Selective enhancement of fear learning and resistance to extinction in a mouse model of acute early life trauma

Learn Mem. 2020 Dec 15;28(1):12-16. doi: 10.1101/lm.052373.120. Print 2021 Jan.


Early life stress (ELS) experiences can cause changes in cognitive and affective functioning. This study examined the persistent effects of a single traumatic event in infancy on several adult behavioral outcomes in male and female C57BL/6J mice. Mice received 15 footshocks in infancy and were tested for stress-enhanced fear learning, extinction learning, discrimination and reversal learning, and novel object recognition. Infant trauma potentiated fear learning in adulthood and produced resistance to extinction but did not influence other behaviors, suggesting restricted effects of infant trauma on behaviors reliant on cortico-amygdala circuitry.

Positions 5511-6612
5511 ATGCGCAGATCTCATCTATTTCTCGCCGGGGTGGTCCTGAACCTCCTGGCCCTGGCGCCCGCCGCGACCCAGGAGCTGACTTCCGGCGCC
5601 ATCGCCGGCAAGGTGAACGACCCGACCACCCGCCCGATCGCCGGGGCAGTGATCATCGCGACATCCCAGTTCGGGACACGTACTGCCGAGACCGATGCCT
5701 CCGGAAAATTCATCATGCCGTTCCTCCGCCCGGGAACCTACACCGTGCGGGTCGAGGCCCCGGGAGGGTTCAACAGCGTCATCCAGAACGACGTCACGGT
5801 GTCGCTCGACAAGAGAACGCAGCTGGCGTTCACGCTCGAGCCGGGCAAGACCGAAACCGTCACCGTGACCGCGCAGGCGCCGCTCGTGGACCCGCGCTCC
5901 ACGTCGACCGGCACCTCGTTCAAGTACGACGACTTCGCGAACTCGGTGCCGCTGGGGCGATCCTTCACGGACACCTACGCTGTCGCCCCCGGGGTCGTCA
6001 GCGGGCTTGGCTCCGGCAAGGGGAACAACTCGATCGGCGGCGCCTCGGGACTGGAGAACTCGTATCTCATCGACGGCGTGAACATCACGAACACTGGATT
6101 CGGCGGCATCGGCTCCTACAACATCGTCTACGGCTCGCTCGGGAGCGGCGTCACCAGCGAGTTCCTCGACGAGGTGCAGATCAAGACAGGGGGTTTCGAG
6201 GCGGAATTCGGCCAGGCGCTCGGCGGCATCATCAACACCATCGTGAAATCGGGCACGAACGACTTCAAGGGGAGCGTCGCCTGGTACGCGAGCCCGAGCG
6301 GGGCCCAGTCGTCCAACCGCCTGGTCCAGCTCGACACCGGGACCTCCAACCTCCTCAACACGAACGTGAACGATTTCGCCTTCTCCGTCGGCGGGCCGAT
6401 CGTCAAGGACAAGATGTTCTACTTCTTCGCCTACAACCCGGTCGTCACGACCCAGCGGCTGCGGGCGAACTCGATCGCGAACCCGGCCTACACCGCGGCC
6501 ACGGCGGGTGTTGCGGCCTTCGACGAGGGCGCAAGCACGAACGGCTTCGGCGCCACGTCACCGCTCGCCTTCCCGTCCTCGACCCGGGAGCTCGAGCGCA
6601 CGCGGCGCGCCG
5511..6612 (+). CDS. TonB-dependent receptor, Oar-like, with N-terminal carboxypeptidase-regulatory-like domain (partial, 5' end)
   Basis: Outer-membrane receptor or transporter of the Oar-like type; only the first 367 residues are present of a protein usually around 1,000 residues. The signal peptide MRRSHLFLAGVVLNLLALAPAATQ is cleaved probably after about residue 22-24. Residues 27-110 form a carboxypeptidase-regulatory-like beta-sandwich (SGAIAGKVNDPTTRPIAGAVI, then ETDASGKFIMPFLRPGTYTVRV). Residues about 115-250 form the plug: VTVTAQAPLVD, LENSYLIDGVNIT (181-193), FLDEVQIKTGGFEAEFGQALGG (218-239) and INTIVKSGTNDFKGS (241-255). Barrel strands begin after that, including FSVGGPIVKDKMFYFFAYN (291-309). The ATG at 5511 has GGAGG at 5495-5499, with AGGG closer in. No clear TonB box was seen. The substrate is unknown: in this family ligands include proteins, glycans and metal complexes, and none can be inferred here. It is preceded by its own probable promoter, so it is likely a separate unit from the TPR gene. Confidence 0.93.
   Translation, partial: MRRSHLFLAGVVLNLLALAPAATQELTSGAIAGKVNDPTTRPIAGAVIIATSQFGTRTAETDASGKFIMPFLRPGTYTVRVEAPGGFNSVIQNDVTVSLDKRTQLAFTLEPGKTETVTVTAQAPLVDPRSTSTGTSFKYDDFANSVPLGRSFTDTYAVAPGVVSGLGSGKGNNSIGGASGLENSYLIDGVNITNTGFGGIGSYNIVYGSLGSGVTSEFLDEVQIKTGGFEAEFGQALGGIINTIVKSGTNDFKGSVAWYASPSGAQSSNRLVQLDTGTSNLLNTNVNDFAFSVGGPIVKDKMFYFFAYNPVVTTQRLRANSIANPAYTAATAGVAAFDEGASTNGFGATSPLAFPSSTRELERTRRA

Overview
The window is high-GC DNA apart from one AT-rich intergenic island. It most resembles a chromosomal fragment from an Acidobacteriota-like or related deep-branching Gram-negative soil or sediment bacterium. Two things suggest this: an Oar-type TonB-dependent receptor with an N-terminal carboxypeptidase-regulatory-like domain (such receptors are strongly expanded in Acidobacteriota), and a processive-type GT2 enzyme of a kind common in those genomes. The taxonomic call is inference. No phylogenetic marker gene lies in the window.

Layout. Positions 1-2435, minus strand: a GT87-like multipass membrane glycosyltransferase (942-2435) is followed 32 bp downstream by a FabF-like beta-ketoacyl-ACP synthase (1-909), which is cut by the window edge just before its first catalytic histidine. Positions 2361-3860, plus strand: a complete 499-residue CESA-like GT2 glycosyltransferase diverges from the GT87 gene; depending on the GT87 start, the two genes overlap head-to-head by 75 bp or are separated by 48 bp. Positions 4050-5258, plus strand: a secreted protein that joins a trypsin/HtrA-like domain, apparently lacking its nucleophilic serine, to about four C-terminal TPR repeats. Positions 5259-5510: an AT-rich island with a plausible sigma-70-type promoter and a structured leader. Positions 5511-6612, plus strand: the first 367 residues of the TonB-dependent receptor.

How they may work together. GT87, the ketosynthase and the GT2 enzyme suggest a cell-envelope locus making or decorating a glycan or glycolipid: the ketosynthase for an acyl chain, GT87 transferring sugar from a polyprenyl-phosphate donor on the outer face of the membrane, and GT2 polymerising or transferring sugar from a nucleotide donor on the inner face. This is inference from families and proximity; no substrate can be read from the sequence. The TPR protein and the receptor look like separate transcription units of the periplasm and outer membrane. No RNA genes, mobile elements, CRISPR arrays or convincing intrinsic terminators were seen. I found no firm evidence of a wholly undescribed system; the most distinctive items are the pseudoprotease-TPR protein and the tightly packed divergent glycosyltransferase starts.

Publication types

  • Research Support, Non-U.S. Gov't

MeSH terms

  • Adult Survivors of Child Adverse Events
  • Age Factors
  • Animals
  • Behavior, Animal / physiology*
  • Discrimination Learning / physiology
  • Disease Models, Animal
  • Extinction, Psychological / physiology*
  • Fear / physiology*
  • Female
  • Male
  • Mice
  • Mice, Inbred C57BL
  • Psychological Trauma / physiopathology*
  • Recognition, Psychology / physiology
  • Reversal Learning / physiology